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Introduction to Radicals - Concept
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When simplifying square roots, we give the positive and negative answer if solving an equation that did not originally have a square root. Otherwise, we give only the principal root. Square roots of negative numbers have non-real answers, which is why square roots of variables sometimes include the condition that the variable is greater than zero. Knowledge of **math radicals** is important when solving quadratic equation problems.

Hopefully by now you have seen the square root symbol that I have behind me and what I want to talk about right now is just some common mistakes that people use when they, sorry people do when they use the square root. Okay so what I want to talk about is the difference between the square root of 25 and the difference of x squared is equal to 25.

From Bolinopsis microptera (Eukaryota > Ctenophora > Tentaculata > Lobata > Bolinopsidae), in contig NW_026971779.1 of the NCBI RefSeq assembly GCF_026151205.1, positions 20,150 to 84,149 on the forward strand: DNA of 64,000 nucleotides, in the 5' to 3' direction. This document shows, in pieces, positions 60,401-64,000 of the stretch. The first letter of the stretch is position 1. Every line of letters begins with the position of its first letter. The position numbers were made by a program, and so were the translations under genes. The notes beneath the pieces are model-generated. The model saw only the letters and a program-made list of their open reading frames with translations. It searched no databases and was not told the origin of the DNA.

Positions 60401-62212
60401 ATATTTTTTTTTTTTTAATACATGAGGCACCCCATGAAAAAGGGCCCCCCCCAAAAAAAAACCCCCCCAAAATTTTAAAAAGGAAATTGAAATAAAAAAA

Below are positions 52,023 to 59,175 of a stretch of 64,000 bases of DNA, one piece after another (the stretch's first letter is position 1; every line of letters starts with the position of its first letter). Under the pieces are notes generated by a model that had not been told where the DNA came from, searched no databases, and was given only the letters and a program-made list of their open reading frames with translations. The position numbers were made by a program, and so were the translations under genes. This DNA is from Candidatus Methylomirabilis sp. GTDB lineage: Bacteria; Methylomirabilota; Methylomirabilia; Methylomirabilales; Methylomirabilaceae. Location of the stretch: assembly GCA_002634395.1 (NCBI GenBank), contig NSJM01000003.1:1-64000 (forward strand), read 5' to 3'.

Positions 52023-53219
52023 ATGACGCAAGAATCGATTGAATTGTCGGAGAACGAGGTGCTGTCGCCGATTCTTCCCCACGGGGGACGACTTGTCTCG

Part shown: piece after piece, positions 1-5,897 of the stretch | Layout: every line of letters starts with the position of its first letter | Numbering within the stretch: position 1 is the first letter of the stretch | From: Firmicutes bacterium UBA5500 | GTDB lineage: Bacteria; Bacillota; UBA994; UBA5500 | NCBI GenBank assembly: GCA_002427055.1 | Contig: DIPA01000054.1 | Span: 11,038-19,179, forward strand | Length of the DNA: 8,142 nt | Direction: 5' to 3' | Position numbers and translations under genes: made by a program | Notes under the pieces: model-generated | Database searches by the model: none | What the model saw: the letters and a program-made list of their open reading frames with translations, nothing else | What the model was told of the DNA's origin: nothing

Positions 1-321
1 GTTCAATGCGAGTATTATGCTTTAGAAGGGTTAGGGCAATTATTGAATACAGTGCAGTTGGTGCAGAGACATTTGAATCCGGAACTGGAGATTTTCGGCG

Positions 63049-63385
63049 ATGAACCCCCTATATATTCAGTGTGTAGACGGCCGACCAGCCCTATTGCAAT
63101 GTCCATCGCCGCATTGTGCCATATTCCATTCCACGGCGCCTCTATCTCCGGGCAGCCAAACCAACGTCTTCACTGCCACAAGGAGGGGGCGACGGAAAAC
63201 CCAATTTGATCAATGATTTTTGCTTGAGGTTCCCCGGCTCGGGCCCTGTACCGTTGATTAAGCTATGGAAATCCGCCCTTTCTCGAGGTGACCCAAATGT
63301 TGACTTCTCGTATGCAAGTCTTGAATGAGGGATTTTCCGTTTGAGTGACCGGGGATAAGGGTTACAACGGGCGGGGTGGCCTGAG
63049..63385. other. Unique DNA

Okay, the square root is what we call the principle root okay and what that means is the main thing that comes out of it and typically that is going to be positive when you're dealing with this square root so the square root of 25 is just 5 okay a lot of students like to put plus or minus in front of it, it's not the case it's just the positive 5. Okay, the difference is dealing with x squared is equal to 25. In order to solve this we want to take it square root so what we do is we put a square root in, okay and then in this case whenever you take the square root you need to end up with plus or minus. Okay so the difference is, is that whenever there is a square root in the problem, it's the principle root, if it's, you're dealing with a square root is just going to be positive.

When you are solving something and you put in the square root you then need to include plus or minus okay so when you're including a square root as a tool so you put it in as a tool to solve something you need to think plus or minus when the square root is already there it's just positive.

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